Just as naturally, we quickly begin to wonder about the reasons for his behavior. We are ready to treat it as just a prankish aberration until he enters the residence of a young married woman named Sun-hwa, whose husband is away, and part two of 3-Iron begins. Tae-suk doesn’t know at first that she is there: she hides from him out of fear, yet follows him about the house, fascinated. And since Sun-hwa is hiding, these two don’t converse. Telephone messages inform us that her husband is desperate to see her, that he is en route home and longs for his wife despite the coldness with which she has been treating him. (With good reason: Sun-hwa’s face is a patchwork of bruises that she has received at the hands of her abusive husband.) Yet she remains focused on, and spellbound by, this silent, precise, strangely gentle intruder, who is startled one night to find Sun-hwa, no longer afraid, standing by his bed staring at him. Even then they do not speak. Each simply accepts the other’s presence — his that of a “punk” housebreaker, hers that of a model by profession — indeed, seems to want it.

Still, Tae-suk withdraws before Sun-hwa’s husband appears. When the latter does appear, a middle-aged man named Min-kyu whom his wife clearly dislikes, he tries to make love to her — against her will. (He is the kind of man, if there is such a kind, who keeps his glasses on during lovemaking, or the attempt at it.) Tae-suk then intervenes to help Sun-hwa, and it is here that we get the reason for the film’s strange title. Almost thoughtfully, Tae-suk takes a 3-iron from Min-kyu’s golf bag and drives three balls into the husband’s stomach, making him double over. Such an action risks the ludicrous, or would risk it if Tae-suk’s behavior up to now had been conventional. Since it is not, we can view this particular addition as one more oddity. Min-kyu, of course, remembers his treatment at Tae-suk’s hands and later gets the chance to use it himself on his erstwhile assailant.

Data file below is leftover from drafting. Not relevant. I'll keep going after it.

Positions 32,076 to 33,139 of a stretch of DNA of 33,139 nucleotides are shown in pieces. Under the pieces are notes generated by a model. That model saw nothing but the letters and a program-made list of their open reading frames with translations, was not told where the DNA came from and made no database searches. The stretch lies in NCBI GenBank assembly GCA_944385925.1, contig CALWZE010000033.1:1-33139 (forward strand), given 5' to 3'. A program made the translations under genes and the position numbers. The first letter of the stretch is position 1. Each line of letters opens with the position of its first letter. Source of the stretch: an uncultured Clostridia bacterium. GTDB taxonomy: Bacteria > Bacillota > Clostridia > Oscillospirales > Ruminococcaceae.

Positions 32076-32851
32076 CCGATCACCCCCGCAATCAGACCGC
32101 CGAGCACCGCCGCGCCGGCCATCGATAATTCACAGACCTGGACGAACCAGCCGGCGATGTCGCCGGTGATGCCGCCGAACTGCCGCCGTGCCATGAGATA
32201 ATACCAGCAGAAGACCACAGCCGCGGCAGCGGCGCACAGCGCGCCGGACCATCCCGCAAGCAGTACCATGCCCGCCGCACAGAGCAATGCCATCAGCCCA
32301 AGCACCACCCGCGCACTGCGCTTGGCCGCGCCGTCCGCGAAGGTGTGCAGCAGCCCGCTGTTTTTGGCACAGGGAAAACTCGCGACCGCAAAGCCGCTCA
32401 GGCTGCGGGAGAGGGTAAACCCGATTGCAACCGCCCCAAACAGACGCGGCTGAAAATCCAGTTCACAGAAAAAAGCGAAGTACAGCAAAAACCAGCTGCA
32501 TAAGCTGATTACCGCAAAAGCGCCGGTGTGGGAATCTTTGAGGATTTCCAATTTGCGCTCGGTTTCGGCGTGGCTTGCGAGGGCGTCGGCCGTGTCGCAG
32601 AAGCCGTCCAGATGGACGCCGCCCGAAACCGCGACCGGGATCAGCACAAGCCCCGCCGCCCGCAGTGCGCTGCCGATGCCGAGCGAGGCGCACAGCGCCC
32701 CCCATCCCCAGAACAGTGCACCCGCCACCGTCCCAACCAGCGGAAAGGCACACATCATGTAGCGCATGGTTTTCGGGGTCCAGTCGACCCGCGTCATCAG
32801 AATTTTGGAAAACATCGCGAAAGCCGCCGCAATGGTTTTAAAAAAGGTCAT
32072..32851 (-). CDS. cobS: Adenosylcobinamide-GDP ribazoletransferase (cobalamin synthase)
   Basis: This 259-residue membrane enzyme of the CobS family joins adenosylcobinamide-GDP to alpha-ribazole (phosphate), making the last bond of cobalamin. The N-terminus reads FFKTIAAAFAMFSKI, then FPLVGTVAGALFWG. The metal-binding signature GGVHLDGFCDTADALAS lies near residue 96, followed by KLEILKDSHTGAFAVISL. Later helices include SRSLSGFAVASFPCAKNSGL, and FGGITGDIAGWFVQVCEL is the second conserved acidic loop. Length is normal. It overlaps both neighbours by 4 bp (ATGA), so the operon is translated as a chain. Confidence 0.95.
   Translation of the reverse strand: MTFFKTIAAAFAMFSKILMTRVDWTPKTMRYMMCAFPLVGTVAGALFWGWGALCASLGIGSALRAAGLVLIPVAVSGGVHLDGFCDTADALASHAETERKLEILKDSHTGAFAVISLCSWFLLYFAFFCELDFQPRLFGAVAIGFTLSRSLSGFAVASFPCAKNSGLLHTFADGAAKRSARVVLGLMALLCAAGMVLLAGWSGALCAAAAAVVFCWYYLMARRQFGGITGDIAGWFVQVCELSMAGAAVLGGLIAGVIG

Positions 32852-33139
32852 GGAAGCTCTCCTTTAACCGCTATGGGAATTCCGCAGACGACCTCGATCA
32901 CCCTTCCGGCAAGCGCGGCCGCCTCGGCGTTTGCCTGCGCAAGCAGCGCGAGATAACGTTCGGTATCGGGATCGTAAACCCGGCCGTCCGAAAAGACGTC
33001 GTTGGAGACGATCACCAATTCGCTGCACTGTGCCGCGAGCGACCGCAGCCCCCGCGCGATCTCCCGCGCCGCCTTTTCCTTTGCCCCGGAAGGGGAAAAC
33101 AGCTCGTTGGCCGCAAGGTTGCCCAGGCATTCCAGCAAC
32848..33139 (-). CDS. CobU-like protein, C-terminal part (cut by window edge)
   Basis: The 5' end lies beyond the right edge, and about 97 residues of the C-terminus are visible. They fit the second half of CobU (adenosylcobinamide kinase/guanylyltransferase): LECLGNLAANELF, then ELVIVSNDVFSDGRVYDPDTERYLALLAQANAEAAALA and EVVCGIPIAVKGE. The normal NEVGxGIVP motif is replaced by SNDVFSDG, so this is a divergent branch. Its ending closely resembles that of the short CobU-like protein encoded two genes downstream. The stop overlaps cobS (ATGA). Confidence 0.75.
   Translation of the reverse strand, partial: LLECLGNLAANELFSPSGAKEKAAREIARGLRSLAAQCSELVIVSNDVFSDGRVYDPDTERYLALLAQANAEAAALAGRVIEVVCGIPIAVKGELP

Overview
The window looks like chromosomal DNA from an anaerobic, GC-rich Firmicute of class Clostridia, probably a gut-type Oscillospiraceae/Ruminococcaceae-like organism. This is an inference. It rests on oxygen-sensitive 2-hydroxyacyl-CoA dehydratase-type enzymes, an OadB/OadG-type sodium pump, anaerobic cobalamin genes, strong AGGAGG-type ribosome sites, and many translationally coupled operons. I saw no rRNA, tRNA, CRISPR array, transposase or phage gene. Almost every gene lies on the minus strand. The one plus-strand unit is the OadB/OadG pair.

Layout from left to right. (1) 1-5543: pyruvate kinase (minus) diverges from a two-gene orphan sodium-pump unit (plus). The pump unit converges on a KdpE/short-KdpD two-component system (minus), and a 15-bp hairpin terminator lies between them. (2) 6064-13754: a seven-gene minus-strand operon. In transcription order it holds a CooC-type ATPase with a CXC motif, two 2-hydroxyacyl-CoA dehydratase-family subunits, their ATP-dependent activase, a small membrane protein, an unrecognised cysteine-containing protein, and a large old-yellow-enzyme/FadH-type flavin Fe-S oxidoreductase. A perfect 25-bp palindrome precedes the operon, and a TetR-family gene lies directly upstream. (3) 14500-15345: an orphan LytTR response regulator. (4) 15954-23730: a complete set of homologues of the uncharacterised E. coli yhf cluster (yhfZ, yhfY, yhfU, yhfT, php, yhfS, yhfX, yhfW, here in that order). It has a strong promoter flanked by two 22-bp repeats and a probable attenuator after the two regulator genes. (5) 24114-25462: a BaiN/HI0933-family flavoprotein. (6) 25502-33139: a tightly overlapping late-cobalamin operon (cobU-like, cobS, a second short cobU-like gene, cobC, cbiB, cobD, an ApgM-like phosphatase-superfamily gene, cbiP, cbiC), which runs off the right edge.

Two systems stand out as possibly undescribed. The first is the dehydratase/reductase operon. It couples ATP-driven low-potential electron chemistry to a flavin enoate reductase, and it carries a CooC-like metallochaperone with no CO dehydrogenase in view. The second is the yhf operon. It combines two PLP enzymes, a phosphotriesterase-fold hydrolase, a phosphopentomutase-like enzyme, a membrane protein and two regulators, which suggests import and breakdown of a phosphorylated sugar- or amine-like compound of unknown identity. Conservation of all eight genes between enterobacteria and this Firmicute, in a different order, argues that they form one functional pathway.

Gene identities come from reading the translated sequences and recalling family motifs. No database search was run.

Golf and the driving of golf balls recur throughout the picture, not just in these two instances. Apparently, well-heeled Koreans, like their counterparts in Japan, have a passion for the game so strong that for them it has elements of a rite (a particularly silent one, I might add). The golf club has an almost ceremonial glow — an earthly glow, and a secular rite, which are meant to contrast starkly with the preternatural rite of passage Tae-suk and Sun-hwa undergo and the transformative glow they take on. All the more so, paradoxically, because of the parallel Kim makes between the title of his film and the lives of his two main characters. For a 3-iron may be one among a number of special golf clubs, but it is also the least used or most neglected of clubs — except in this picture, and except in the cases of Sun-hwa and Tae-suk (as opposed to the third member of this triangle, Min-kyu), whose own respective neglect and marginalization are turned to almost otherworldly use by Kim.